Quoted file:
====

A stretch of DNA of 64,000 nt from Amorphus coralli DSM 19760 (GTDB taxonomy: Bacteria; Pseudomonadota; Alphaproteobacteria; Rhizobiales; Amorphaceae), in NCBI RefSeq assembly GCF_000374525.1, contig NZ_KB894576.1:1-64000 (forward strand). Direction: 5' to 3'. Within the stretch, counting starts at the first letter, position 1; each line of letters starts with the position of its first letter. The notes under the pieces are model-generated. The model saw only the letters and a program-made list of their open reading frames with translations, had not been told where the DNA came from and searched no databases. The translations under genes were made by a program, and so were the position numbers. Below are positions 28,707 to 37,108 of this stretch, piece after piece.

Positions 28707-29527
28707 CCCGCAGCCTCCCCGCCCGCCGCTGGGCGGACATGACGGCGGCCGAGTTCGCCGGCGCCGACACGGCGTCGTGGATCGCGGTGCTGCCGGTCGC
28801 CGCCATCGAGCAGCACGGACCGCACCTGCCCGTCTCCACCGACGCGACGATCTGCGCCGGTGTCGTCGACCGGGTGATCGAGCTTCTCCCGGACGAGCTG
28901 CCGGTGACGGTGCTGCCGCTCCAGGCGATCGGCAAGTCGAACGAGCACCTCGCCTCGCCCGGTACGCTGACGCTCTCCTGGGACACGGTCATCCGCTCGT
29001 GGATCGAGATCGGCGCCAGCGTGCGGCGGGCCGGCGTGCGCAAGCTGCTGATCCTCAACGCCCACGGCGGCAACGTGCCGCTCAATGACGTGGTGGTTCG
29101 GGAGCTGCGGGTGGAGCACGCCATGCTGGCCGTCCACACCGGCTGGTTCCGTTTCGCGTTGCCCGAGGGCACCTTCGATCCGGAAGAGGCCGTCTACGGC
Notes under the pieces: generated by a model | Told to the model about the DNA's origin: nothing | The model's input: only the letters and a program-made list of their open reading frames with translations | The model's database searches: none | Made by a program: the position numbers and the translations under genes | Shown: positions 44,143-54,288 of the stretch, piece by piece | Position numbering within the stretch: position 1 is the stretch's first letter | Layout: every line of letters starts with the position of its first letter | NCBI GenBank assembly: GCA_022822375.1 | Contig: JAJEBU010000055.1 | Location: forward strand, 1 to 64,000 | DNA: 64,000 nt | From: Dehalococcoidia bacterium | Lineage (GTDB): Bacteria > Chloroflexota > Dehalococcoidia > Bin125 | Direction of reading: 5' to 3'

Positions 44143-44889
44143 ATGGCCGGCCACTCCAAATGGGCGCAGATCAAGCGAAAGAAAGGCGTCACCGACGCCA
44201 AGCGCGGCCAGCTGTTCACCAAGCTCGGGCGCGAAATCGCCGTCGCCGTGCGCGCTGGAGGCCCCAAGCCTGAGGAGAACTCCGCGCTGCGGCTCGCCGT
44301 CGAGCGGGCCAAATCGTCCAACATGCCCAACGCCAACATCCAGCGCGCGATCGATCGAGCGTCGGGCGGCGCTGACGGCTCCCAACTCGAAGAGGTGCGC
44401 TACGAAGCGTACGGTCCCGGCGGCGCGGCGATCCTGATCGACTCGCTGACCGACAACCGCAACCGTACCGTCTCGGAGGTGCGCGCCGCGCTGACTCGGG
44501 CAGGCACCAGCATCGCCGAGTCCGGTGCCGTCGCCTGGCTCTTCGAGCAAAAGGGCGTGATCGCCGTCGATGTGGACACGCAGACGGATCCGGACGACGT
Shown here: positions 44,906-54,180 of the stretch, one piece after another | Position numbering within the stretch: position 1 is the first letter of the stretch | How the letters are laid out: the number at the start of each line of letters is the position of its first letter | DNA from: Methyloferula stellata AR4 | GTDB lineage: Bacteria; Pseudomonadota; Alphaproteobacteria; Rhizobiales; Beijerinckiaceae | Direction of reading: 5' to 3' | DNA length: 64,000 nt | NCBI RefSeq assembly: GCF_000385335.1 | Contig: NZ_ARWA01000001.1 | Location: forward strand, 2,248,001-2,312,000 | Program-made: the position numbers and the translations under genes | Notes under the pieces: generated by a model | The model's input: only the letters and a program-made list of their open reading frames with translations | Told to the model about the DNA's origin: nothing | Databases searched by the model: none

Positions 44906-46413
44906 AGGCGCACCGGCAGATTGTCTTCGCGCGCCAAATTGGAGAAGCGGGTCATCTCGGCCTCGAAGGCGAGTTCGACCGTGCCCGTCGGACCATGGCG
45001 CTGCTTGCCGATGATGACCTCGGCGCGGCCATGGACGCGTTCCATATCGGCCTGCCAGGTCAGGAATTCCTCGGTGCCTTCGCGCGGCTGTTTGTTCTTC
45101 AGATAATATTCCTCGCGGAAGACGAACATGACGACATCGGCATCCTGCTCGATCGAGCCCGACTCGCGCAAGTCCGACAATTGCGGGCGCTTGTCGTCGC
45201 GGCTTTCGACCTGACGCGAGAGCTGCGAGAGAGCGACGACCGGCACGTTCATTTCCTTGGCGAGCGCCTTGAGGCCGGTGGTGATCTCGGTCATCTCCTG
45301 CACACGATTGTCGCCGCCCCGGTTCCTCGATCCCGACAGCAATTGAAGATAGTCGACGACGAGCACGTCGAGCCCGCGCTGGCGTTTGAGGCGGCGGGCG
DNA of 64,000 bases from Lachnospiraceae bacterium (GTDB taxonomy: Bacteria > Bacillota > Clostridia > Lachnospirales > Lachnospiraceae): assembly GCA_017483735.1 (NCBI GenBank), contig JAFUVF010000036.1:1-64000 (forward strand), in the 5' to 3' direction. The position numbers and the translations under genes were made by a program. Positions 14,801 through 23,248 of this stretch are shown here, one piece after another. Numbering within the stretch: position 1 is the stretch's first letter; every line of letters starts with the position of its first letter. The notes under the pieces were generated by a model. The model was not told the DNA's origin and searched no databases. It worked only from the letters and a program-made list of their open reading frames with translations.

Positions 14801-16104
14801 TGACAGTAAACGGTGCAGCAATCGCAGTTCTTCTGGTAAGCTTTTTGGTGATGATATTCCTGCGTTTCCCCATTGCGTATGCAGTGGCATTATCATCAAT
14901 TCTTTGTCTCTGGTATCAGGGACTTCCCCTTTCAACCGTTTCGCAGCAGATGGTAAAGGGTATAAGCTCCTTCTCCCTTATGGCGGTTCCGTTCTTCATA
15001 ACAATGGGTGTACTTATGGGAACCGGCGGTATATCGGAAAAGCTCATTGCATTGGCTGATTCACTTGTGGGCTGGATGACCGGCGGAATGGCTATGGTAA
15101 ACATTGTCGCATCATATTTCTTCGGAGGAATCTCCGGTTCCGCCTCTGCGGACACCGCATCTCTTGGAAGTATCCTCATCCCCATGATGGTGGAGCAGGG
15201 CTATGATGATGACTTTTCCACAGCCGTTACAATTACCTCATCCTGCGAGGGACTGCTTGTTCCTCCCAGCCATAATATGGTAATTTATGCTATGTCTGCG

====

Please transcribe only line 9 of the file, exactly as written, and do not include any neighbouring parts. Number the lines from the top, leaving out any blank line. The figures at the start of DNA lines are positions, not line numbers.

Positions 44143-44889